Sisters find that accompanying immigrants important
Earlier in this year, the Intercommunity Peace and Justice Center (IPJC) called the sisters in the Seattle Archdiocese to come together to brainstorm and discern a Gospel response to local immigration issues. Our Sisters of St. Francis of Philadelphia in Tacoma responded.
Sisters Jude Connelly, Carmel Gregg and Christine Still are members of the Accompaniment Steering Committee.
While Associates of the Tacoma Dominican have provided leadership for addressing issues in Pierce and South King County, sisters have had a major role. The number of our Sisters of St. Francis of Philadelphia in ministry in Tacoma has diminished, but our response to issues has not.
Accompaniment programs can make a real difference in our immigration and criminal justice systems. Accompaniment helps stop deportations, reduces bond fees and keeps families together. By centering people’s dignity and choices in a system that takes away dignity and choices, we care for those who are criminalized for their being.
The Northwest Detention Center in Tacoma has created many opportunities for our Sisters to accompany immigrants and refugees to Immigration and Customs Enforcement (ICE) appointments, and bond or court hearings. Recently, Sisters Jude and Christine had a unique opportunity to join the Immigrant Network of Seattle to support Jose Robles’ cause.
Jose is an immigrant who has spent the past year inside a Seattle church to avoid being deported to Mexico. On Wednesday, July 17, Sisters Jude and Christine joined 200 others at Riverton Methodist Church, about one and a half miles from the ICE offices in Tukwila. Jose and his family led the walk to the center where Jose presented himself to ICE officials.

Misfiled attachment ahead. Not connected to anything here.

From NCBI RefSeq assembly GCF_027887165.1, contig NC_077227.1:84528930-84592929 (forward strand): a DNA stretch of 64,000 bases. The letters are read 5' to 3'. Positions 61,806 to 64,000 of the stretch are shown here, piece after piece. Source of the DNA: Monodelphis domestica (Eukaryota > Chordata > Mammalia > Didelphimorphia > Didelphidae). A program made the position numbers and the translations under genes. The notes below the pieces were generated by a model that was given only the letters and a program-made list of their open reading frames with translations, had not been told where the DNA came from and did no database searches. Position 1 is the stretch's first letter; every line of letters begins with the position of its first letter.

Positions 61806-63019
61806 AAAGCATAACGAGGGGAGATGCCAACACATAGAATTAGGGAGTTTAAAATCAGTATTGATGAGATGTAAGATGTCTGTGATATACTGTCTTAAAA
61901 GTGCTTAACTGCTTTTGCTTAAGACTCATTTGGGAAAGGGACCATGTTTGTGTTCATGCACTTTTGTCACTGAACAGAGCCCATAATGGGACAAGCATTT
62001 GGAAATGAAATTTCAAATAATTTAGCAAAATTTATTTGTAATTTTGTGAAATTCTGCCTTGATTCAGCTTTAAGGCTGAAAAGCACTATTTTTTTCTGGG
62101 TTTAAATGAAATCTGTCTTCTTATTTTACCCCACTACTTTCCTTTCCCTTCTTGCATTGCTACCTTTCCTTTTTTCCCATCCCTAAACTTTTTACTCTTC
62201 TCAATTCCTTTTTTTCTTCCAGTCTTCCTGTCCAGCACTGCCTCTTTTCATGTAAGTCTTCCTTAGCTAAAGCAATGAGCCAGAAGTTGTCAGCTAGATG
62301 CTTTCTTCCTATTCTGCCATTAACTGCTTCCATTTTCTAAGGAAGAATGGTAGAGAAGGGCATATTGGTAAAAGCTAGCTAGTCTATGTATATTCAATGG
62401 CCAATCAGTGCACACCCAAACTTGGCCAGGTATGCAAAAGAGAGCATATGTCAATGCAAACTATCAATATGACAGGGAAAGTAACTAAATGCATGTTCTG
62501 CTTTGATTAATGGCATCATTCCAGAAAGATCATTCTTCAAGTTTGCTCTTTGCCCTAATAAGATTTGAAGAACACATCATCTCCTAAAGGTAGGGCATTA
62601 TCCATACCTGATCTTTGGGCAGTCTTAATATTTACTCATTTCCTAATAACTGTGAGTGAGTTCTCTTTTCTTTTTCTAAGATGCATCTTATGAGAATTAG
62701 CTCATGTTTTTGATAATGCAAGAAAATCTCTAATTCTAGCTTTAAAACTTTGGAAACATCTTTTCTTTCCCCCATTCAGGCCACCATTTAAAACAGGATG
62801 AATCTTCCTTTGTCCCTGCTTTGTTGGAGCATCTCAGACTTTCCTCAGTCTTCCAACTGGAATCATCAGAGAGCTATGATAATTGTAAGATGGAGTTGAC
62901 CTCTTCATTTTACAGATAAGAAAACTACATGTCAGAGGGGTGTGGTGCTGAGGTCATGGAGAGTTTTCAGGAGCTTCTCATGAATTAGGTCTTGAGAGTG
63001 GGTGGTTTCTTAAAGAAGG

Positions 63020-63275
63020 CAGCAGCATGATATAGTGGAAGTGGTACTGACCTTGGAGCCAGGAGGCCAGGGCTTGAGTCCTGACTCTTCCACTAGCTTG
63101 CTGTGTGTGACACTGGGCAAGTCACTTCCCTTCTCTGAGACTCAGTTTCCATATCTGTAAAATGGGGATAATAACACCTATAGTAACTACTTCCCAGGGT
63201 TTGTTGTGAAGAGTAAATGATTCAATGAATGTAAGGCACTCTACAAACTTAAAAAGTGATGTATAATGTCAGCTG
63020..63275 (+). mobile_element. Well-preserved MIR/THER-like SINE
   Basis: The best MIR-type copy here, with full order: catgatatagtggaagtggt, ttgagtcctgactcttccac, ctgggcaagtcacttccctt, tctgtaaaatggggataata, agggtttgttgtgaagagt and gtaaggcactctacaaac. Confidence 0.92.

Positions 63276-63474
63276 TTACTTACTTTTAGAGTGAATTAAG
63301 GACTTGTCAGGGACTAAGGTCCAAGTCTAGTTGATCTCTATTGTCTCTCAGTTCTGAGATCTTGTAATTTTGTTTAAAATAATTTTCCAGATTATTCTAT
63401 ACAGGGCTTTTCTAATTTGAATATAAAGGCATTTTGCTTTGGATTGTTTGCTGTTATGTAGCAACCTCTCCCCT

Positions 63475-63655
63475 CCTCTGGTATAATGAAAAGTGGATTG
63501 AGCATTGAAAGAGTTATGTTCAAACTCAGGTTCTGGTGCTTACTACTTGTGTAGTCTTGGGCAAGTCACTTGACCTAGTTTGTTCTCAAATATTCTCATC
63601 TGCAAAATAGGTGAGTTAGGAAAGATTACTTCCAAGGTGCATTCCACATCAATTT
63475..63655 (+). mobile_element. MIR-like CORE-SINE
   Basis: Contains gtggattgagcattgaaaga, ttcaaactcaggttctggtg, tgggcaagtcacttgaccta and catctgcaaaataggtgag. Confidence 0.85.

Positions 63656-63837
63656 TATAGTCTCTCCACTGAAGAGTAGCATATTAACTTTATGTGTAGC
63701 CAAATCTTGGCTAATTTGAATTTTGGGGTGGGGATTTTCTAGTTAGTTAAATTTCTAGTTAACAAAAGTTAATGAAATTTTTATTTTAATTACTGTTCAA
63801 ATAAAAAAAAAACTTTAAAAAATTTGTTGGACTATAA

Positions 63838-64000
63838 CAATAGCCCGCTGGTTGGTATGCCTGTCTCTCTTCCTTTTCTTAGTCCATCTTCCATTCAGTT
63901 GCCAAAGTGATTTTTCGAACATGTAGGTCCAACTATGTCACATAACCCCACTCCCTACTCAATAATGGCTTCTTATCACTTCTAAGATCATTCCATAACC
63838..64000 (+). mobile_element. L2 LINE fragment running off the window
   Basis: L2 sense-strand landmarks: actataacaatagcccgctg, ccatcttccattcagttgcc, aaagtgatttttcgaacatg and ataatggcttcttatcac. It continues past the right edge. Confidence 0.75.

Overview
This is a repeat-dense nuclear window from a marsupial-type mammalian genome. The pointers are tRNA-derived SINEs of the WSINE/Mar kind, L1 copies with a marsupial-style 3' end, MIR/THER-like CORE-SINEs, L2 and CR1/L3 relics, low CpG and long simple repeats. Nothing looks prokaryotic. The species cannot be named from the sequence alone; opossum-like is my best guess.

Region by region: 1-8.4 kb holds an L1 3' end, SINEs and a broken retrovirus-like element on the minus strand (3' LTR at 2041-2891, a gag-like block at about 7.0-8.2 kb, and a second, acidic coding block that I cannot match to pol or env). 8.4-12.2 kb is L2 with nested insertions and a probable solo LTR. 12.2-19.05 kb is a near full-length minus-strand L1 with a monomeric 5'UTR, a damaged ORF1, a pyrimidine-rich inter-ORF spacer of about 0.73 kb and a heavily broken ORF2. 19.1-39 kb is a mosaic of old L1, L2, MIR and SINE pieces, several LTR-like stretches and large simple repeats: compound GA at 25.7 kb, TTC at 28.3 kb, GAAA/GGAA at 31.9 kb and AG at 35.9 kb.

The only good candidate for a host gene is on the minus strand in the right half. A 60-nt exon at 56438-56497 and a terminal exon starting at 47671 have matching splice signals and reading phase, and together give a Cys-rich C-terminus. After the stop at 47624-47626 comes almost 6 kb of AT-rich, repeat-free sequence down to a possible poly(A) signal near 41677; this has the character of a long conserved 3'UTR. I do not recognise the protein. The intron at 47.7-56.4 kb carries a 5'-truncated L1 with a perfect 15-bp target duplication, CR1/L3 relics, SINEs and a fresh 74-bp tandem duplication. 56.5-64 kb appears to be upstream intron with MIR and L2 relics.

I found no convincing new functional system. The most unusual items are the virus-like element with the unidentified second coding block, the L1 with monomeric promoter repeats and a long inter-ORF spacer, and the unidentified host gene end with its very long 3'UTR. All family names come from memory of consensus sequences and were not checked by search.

Previous to the walk there was a teach in, prayer service and a blessing for Jose and family. When they arrived at the center, there were several ICE officers standing abreast of the building and a gathering of police across the street from the center.
Everything remained peaceful while speakers offered support and Jose spoke a few words of thanks for the support. Then he bravely walked through the door of the ICE building.
He was immediately detained by officers and was prevented from requesting a U-Visa. It is a non-immigrant visa for victims of crimes who have suffered mental or physical abuse while in the U.S. and will assist law enforcement in investigating criminal activity.
The next evening, the Tacoma Dominican Sisters held a prayer vigil at Northwest Detention Center in Tacoma where Jose was being held. Jose’s wife and daughter came for the service and thanked all who were helping them keep hope for Jose.
What was this experience like for Sisters Jude and Christine?
Jude said: “This was an inspiring opportunity, one in which I experienced a sense of unity with the participants. I admired the leader of the sanctuary movement, in particular the pastor of Peace Lutheran church, who supported the process of assisting Jose and his family in keeping sanctuary. It was obvious to me that his pastor was willing to be at risk in supporting his process and that she had been a valued spiritual mentor. The group of supporters was diverse in faith traditions, age and ethnicity.”
Christine added: “I was impressed with the support from numerous faith traditions and denominations. At the same time, I was disappointed with the decision to detain Jose. His family remains supportive and hopeful. The Tacoma community has picked up the baton from the Seattle community and is checking in on Jose, praying for him and his family.”
The experience of walking with 200 people to the ICE Center is different from our future work of accompanying one person for an appointment, but both actions are answering the call to respond to the need of the immigrant and the refugee, and to do so with hope.
“When an alien resides with you in your land, do not mistreat such a one. You shall treat the alien who resides with you no differently than the natives born among you; you shall love the alien as yourself; for you too were once aliens in the land of Egypt. I, the LORD, am your God.” Leviticus 19: 33-34
Sr. Pat Millen, OSF
Copyright@ The Fig Tree, November, 2019